If your pump is leaking and has stopped working, however, you could be facing a blown seal or some other component that has gotten damaged. 

You can try fixing this one yourself with a wrench or an adjustable spanner, tighten all the visible joints and fittings on the pump and hopefully, that will fix the leak. If that doesn’t work it means some older parts have worn out or corroded and need replacing. Worst case, you may have to replace the entire pump if the damaged parts are irreplaceable. 

If however, the seal on the joint is the source of the leak you should just call an engineer to take a look at it instead as this one is much trickier to tackle and needs a professional. 

  • Creaky or noisy pump

Noise in your circulation pump is usually caused by airlocks inside the pump and with a simple screwdriver, can be fixed in no time.

First, turn off the power supply and look for the small bleed screw on the pump. Keep in mind that the pump will be full of water and you should place a cloth or towel under the screw before loosening it. 

Very slowly and gently, turn the screw about 30 degrees to allow the air to escape. Give it a few seconds and tighten it back. 

You can now turn the power supply back on to check if that fixed the problem. 

If this did not work, you may be looking at a loose bearing in the pump and will most likely need to look for a replacement. 

  • Power trouble 

If your boiler has power but your circulation pump does not you will have to get an engineer over to take a look at the wiring. Corrosion is a very common cause for wiring going askew but in older pumps, it could spell the end of their usefulness.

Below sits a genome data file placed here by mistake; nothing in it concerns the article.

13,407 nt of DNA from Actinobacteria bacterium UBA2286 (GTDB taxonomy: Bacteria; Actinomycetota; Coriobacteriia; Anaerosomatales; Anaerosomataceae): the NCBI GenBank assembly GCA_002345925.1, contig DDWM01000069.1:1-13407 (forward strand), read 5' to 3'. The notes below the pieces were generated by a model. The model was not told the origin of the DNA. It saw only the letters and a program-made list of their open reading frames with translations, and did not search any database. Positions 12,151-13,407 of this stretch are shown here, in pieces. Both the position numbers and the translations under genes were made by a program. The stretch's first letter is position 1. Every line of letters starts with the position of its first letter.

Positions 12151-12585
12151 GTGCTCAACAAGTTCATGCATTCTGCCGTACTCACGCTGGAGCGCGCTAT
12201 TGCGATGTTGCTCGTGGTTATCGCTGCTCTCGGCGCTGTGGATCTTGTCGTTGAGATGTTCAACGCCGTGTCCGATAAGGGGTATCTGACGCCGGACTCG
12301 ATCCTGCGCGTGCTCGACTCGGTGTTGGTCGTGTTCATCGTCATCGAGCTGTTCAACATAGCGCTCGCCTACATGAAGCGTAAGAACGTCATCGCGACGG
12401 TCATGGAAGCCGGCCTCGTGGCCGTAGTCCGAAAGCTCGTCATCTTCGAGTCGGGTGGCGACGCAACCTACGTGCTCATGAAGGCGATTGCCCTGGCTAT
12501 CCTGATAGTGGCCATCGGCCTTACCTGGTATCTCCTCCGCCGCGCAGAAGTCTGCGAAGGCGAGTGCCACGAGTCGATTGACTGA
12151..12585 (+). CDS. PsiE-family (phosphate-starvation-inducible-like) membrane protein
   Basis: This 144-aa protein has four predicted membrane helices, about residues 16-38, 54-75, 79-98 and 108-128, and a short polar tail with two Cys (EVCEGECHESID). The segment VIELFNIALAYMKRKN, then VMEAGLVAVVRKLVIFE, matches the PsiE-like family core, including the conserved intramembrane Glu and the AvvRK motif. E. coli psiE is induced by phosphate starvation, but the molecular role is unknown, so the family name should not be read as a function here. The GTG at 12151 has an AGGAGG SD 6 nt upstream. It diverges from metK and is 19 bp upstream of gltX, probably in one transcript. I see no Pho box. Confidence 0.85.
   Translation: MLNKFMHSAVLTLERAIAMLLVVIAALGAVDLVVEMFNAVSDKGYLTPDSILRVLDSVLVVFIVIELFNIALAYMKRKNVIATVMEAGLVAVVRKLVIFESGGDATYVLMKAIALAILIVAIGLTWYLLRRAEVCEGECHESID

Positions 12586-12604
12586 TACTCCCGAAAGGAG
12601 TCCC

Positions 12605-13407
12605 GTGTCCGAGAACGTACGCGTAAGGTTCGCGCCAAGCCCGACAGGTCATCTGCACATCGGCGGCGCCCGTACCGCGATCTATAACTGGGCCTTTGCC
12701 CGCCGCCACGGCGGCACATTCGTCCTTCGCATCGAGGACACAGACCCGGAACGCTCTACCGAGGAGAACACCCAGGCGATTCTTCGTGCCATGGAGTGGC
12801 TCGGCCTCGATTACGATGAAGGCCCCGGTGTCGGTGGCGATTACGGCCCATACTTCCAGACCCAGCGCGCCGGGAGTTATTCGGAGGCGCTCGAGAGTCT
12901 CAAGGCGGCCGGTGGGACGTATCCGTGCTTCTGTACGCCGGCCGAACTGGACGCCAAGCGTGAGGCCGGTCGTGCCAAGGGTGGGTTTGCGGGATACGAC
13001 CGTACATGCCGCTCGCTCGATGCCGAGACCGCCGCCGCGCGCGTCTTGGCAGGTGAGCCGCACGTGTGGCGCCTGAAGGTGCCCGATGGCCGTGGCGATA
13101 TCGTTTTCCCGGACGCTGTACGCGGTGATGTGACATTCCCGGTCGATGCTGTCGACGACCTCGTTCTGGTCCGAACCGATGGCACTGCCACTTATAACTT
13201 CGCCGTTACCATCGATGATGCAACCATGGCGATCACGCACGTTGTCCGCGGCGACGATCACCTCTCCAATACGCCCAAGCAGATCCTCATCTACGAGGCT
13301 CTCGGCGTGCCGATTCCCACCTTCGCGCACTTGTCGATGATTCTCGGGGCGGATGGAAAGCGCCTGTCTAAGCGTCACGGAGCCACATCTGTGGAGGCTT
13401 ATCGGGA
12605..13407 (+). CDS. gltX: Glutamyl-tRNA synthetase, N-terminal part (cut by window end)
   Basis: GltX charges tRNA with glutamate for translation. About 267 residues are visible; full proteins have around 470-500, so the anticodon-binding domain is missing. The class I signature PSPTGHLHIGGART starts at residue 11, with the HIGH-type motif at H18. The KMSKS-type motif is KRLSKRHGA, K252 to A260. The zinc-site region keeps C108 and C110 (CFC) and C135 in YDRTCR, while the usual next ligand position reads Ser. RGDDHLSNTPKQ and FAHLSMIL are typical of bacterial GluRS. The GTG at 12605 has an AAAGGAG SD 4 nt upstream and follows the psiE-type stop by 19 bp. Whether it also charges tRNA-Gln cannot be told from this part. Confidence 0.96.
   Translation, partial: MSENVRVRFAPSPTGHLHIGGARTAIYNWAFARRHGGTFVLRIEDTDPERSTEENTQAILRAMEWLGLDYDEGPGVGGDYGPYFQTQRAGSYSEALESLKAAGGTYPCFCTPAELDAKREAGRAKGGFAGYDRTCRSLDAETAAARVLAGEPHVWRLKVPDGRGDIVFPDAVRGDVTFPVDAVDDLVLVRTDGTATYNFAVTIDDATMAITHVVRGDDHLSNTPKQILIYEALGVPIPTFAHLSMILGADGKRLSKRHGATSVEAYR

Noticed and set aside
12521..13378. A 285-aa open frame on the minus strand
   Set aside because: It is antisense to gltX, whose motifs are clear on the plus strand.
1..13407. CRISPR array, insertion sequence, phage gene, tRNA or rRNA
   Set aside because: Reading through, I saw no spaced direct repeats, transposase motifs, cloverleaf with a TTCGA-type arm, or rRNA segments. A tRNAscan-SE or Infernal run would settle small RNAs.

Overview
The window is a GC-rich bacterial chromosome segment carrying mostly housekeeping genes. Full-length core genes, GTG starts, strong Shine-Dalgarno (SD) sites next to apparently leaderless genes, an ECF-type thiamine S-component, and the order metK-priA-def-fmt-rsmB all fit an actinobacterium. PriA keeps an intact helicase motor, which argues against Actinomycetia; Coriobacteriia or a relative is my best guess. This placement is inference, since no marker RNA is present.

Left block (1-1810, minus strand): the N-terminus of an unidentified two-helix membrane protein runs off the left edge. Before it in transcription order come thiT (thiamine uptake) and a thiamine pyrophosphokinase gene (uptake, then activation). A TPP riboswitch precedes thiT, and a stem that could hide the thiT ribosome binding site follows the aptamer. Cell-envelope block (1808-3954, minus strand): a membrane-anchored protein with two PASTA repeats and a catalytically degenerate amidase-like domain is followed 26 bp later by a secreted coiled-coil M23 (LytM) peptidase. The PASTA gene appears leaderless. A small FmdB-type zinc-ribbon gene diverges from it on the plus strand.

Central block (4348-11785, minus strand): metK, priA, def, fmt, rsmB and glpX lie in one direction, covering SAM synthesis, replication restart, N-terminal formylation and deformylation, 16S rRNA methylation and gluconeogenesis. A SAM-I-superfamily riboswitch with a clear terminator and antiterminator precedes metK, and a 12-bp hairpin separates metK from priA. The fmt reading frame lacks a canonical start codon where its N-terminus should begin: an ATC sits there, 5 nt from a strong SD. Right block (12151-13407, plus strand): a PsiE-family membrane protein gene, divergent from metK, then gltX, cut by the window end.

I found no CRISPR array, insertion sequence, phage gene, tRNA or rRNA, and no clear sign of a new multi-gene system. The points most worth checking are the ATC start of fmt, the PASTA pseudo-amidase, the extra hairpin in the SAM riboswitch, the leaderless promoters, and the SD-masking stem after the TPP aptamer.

Another issue caused by wiring defects or corrosion is having trouble with the speed settings on the circulation pump. Most pumps have speed settings between 1-3 and if your central heating system isn’t doing its job you can try adjusting this setting. If this does nothing to help, the speed and flow settings might need to be adjusted or you could have a damaged circuit in the pump. Either way, this is a task best left to an engineer. 

On a final note, it is worth mentioning that a rare problem with a newly installed pump is that it could simply be fitted in the wrong way and simply refitting it can sort things out. 

How we can help

Hopefully, this article answers most of your questions about managing your circulating pump and while this overview can help you with telltale signs to keep an eye out for when it comes to malfunctions, in the event of a breakdown or emergency, we do have another option. 

Our boiler breakdown insurance will keep you covered for disastrous events or emergencies and the problem will be solved in record time. 

Our network of professionals spans the entire UK for boiler repairs.

Call a boiler technician

With our boiler breakdown insurance cover, you’ll have your central heating system and circulating pump back up and running before you know it.

Visit us online for more information on boiler insurance coverage or you can contact us directly.